Cory Monteith's death reminds parents to talk about drugs, alcohol and addiction

Cory Monteith's death reminds parents to talk about drugs, alcohol and addiction

Like many, I was shocked and saddened by the news of the death of Cory Monteith from an overdose of heroin and alcohol, as the British Columbia coroner confirmed this afternoon. I am a Glee fan, and his character, Finn Hudson, and the actor himself were both very likable, but I don’t think ultimate that’s what has me upset about the loss of this Hollywood star.

What I think has really struck me about the death of this Hollywood star is that he very publicly discussed that he started using drugs and alcohol at a very young age. That hit close to home and is a reason to talk with your child about alcohol and drugs. Today. Do it today.

Monteith gave an interview a few years ago saying that by age 13 he was skipping school to get drunk and use drugs. It doesn’t seem like much a leap to assume that he was starting to experiment with drugs and alcohol at an age even younger than that. He was likely doing drugs and alcohol as a tween.

I think that is what really strikes me – his ultimately fatal issues started around the age that my child is now.

Drugs and alcohol and addiction, and their devastating consequences, are no longer issues that are far off in the future, a parenting worry that I can push off for another day, or year.

They are issues now.

They are issues at my front doorstep.

My town has a well-documented issue with drug use, and particularly with heroin. It has killed several teens and young adults here, just as it killed Cory Monteith.

I’d like to think the fact that my kiddo wants to see the movie Turbo means that she won’t have to just say no to drugs and that drugs have not entered her orbit, but I know I’m wrong. By the 8th grade, 29.5 percent of adolescents have consumed alcohol, 15.5 percent have smoked cigarettes, and 15 percent have used marijuana.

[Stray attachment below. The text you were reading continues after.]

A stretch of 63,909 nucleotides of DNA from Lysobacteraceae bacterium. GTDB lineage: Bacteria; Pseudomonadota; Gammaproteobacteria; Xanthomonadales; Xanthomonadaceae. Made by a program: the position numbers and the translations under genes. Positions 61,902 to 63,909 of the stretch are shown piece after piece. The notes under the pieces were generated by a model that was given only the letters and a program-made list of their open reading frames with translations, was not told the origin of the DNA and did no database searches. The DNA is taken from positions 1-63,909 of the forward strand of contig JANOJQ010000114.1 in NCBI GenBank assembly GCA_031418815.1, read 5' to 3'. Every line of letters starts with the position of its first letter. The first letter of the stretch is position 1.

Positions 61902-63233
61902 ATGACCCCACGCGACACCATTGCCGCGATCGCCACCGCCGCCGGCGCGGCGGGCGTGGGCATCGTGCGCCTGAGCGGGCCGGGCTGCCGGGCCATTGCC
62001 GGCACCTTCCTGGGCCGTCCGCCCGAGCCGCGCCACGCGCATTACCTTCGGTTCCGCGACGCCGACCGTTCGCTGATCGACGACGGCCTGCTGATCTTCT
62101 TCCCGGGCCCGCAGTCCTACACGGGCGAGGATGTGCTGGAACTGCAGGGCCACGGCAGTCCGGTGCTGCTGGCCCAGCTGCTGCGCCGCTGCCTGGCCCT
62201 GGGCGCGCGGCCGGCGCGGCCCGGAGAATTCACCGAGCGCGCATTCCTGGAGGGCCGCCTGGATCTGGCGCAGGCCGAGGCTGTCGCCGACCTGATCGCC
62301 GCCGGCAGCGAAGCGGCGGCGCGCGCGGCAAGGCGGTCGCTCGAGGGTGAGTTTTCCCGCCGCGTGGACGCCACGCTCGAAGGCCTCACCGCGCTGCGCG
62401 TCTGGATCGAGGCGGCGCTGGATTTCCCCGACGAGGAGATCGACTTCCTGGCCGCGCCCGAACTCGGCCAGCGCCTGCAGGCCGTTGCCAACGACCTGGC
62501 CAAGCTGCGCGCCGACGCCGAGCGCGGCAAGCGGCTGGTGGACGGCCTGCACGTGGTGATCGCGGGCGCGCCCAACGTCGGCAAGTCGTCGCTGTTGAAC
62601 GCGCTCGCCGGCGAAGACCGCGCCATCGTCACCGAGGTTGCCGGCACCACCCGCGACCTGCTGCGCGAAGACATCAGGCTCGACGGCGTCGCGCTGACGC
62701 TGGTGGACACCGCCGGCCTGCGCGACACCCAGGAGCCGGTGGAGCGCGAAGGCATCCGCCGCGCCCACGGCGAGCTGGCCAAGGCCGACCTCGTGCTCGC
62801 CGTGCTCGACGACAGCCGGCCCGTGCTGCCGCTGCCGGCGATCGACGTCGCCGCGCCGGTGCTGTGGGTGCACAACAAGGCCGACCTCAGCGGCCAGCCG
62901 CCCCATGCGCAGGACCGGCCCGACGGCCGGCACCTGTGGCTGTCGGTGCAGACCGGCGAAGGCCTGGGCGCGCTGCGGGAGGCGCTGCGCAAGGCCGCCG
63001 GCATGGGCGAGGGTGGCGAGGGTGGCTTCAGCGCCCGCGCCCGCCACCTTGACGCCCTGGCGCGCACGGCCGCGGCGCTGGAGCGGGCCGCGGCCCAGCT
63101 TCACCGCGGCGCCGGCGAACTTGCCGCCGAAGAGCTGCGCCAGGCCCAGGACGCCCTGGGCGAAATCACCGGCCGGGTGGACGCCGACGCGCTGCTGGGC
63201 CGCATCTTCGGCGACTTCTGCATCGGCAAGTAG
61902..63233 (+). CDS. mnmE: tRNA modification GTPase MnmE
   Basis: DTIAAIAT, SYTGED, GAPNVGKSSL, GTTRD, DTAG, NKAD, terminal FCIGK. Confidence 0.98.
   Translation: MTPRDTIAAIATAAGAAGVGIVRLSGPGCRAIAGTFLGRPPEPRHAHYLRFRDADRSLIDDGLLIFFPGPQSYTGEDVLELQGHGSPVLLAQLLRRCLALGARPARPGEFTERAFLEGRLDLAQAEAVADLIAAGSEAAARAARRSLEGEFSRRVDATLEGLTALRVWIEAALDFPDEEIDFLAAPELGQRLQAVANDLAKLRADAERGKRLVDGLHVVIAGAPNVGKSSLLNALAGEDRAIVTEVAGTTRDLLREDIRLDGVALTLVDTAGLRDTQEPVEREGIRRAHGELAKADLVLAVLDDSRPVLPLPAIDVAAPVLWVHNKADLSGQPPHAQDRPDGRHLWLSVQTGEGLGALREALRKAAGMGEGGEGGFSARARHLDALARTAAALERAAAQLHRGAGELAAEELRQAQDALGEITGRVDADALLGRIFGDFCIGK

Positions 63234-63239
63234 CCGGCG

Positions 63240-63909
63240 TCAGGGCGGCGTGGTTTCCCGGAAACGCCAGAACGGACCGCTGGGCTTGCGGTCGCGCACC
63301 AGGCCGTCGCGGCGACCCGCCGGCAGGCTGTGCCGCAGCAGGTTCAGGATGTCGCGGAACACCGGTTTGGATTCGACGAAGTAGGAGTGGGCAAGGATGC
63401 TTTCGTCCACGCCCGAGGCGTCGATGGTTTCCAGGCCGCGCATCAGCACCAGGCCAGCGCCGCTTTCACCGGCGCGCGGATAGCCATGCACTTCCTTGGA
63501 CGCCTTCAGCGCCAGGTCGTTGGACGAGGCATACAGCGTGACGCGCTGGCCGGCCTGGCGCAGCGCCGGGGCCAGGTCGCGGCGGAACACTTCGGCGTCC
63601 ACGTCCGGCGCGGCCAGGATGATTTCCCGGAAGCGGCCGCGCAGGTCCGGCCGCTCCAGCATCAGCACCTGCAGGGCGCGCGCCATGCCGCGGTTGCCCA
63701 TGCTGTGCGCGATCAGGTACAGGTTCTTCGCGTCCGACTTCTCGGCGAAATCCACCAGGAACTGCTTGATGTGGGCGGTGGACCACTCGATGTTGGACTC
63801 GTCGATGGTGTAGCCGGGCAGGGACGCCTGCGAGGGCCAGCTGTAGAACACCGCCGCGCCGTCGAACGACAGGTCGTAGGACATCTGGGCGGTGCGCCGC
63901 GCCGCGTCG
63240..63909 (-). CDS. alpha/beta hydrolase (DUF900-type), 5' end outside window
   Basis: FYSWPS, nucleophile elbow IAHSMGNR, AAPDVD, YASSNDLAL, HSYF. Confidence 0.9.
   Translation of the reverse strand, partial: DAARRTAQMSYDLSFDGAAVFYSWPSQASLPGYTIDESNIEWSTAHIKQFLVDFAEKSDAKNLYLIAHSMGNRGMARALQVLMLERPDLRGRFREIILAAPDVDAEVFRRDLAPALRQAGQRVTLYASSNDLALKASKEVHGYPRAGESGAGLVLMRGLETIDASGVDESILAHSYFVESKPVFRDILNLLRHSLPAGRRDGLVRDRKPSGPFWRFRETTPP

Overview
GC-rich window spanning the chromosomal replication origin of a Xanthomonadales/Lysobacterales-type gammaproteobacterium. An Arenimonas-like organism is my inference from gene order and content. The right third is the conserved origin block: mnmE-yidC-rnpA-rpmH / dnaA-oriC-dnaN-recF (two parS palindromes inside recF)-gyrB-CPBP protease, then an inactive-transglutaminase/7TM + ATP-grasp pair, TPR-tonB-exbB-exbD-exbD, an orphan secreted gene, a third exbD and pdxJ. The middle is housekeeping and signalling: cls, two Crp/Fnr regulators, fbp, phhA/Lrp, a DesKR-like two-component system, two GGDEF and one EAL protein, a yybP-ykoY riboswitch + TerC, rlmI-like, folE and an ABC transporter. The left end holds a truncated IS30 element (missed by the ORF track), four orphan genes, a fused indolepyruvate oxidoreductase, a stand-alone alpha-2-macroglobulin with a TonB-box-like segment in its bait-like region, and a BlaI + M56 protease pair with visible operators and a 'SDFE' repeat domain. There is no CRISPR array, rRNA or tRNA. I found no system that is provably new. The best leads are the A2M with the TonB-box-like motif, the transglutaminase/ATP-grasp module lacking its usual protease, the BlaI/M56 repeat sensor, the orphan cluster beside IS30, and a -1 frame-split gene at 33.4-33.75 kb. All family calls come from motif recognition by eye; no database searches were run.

My tween didn’t watch Glee regularly, but I allowed her to watch the musical numbers on DVR, and she was somewhat familiar with the characters. She was surprised when I told her that Finn had passed away and then rolled her eyes when I said that his tragic death illustrates why we repeatedly talk to her about drugs and I launched into the drugs are dangerous and deadly spiel. My tween rolled her eyes. I’ve decided to take this as a good sign. She has heard my talk about drugs. She knows it well enough to be sick of it. She knows exactly where I stand.

Kids who learn a lot about the risks of drugs and alcohol from their parents are up to 50% less likely to use than those who do not, according to

I won’t be with her when someone tells her heroin is awesome or when someone offers her a joint, but I’m really hopeful that she’ll hear my voice anyway because she’s heard it so many freaking times. I hope she hears it when she considers drinking alcohol, too. Young people who drink alcohol are 50 times more likely to use cocaine than teens who never drink, according to

I wish that that knowledge brought me peace of mind, but I don’t think any parent aware of the consequences of addiction, or even trying something just once, is entirely comfortable. We must rely on the fact that we’ve done what we can to help them make good choices, and that we’ve talked with them until the cows came home. And then we hope and pray that they also come home, safe and sound and alive.

For info on how to talk with your kids about drugs, check out these resources: has advice for parents broken down by age of child, including a section for those age 8-12, here, including the advice, “Even if your question doesn’t immediately result in a discussion, you’ll get your kids thinking about the issue. If you show your kids that you’re willing to discuss the topic and hear what they have to say, they might be more willing to come to you for help in the future.”

National Institute on Drug Abuse has several different publications and websites and reminds parents, “You have more influence over your child than you think. The guidance and messages you give your children can help to keep them drug free.”  notes, “Research shows that when parents talk openly about drugs and drinking, children have better self-control and develop more negative perceptions of these risky behaviors.” and offer some sample conversations for parents. They also feature a publication for grandparents who are also influential in preventing their grandchildren from drinking and using drugs.

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